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Neurobiol Dis. 2019 Jul 23;132:104541. doi: 10.1016/j.nbd.2019.104541. [Epub ahead of print]

The effects of insulin and insulin-like growth factor I on amyloid precursor protein phosphorylation in in vitro and in vivo models of Alzheimer's disease.

Author information

1
Department of Neurology, University of Michigan, Ann Arbor, MI 48109-2200, United States of America.
2
Department of Neurology, University of Michigan, Ann Arbor, MI 48109-2200, United States of America. Electronic address: efeldman@umich.edu.

Abstract

Alzheimer's disease (AD) is a growing problem worldwide, and there are currently no effective treatments for this devastating disease. The neurotrophic growth factors insulin and insulin-like growth factor-I (IGF-I) are currently being investigated as potential therapeutic approaches for AD in preclinical and clinical studies. However, given that the metabolic syndrome (MetS) and diabetes are risk factors for AD, it is unknown how associated insulin resistance (IR) in the brain may impact the effectiveness of these therapies for AD. In this report, we therefore investigated the mechanisms underlying the effects of insulin and IGF-I on AD-associated pathology in the context of IR, with particular emphasis on phosphorylation of amyloid precursor protein (APP), a key step in promoting amyloid plaque formation in AD. Both insulin and IGF-I decreased APP phosphorylation in cultured primary cortical neurons, supporting their therapeutic use in AD. Induction of IR blocked the beneficial effect of insulin and reduced the effect of IGF-I on APP dephosphorylation. These effects were mediated by the phosphatidylinositol 3-kinase (PI3-K)/protein kinase B (Akt) pathway, as inhibition of this pathway during IR restored the effect of IGF-I on APP dephosphorylation. Finally, we explored the translational relevance of these results in vivo by demonstrating that high fat diet fed mice, a robust model of IR and MetS, exhibited the expected increased brain APP phosphorylation. Overall, these data suggest that the beneficial therapeutic effect of insulin and IGF-I on APP phosphorylation is negatively impacted by IR, and suggest that insulin and IGF-I alone may not be appropriate therapies for AD patients with IR, MetS, or diabetes.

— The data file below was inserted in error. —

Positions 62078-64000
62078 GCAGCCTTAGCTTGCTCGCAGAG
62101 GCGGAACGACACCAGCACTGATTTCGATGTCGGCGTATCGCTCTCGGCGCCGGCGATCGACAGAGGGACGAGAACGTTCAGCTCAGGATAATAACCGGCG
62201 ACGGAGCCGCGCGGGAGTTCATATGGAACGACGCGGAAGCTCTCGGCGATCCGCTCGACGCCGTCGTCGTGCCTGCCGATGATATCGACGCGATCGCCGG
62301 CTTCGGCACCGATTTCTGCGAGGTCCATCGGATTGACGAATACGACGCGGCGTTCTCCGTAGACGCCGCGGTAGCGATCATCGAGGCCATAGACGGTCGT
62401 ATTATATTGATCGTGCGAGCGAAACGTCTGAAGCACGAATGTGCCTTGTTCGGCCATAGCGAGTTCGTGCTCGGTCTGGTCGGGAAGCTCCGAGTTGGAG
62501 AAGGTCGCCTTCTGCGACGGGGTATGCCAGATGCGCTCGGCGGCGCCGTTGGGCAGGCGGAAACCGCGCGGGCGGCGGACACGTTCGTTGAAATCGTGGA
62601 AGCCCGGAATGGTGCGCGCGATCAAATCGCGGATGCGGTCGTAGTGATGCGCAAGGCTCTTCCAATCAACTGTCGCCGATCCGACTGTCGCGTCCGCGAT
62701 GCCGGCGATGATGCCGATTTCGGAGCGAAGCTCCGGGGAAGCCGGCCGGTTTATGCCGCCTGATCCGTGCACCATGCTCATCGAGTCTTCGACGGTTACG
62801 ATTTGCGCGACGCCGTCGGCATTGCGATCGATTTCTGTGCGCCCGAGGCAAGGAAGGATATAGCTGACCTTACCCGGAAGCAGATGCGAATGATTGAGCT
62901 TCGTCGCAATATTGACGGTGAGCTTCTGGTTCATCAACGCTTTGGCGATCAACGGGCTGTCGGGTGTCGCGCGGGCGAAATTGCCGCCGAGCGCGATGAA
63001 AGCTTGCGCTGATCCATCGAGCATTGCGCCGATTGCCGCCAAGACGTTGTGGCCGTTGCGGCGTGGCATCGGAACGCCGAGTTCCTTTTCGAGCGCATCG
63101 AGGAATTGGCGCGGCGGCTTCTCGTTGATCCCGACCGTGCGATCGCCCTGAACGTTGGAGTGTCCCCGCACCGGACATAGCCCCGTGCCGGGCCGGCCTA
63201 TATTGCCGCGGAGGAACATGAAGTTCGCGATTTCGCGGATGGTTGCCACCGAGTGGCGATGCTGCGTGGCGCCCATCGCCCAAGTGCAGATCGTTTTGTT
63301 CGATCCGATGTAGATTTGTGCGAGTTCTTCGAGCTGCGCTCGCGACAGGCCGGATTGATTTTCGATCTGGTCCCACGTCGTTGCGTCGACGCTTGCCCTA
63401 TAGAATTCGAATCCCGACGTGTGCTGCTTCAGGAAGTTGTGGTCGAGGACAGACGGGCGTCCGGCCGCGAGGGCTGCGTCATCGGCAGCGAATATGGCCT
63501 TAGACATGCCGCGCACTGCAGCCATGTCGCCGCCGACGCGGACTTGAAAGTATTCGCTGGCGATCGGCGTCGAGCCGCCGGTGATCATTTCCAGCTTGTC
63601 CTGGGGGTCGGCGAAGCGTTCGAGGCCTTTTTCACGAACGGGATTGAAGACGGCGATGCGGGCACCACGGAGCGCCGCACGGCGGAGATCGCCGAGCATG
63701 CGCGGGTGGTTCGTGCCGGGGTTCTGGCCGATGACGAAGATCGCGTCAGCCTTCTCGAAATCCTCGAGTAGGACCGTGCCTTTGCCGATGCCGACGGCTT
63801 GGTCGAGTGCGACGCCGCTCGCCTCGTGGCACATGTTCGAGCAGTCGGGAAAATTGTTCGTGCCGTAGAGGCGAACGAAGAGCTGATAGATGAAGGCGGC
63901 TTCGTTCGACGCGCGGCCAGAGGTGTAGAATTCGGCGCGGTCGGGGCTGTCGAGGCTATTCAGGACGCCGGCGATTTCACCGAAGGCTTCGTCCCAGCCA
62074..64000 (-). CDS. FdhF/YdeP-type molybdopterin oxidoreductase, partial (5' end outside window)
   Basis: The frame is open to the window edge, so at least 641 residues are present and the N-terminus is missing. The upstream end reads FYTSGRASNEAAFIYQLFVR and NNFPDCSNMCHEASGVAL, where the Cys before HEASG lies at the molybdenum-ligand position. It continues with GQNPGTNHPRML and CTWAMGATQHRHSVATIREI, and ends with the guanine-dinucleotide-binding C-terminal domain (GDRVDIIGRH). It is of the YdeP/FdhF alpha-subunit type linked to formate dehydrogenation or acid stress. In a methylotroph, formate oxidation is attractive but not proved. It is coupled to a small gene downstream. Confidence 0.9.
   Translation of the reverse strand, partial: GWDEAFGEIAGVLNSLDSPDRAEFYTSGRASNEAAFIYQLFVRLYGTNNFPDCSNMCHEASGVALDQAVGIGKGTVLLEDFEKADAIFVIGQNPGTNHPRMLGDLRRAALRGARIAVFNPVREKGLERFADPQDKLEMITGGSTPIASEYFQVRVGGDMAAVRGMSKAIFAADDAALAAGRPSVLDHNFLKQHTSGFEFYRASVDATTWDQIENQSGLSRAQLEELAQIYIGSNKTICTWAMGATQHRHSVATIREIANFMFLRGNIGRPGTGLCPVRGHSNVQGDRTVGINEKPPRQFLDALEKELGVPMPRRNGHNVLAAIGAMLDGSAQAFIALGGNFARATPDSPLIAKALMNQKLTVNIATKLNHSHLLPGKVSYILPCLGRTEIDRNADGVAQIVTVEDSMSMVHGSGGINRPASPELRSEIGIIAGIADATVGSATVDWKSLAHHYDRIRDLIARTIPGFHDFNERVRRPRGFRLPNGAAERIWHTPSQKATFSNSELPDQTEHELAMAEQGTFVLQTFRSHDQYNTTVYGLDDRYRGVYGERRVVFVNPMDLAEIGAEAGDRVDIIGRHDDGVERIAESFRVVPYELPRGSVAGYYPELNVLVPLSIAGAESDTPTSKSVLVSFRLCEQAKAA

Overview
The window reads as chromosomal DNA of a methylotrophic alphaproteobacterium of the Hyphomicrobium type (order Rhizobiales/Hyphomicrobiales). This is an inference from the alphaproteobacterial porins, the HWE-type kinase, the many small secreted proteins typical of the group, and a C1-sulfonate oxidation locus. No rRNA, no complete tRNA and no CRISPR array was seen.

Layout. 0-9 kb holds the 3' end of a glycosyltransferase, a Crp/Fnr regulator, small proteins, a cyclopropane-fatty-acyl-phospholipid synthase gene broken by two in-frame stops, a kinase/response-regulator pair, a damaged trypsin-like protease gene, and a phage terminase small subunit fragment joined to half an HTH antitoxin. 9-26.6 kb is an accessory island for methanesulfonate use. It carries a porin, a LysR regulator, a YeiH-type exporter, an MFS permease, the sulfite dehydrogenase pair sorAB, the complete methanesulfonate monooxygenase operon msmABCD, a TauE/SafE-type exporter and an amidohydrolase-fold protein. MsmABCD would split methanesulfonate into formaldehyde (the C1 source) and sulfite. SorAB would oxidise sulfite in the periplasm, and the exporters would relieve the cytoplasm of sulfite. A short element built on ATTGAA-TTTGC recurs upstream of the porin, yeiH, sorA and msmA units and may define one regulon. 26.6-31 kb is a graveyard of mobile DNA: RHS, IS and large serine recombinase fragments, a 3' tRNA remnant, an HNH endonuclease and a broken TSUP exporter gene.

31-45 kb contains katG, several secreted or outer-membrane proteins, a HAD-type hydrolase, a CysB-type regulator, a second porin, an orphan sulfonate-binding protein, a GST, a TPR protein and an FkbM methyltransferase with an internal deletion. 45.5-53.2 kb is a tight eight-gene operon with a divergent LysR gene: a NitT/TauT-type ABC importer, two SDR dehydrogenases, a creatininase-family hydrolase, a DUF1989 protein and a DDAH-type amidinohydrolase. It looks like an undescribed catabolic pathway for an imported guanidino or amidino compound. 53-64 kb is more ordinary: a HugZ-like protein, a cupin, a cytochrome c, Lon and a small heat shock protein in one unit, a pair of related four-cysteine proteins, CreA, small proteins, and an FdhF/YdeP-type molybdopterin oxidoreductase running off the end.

KEYWORDS:

Alzheimer's disease; Amyloid precursor protein; IGF-I; Insulin; Insulin resistance

PMID:
31349033
DOI:
10.1016/j.nbd.2019.104541

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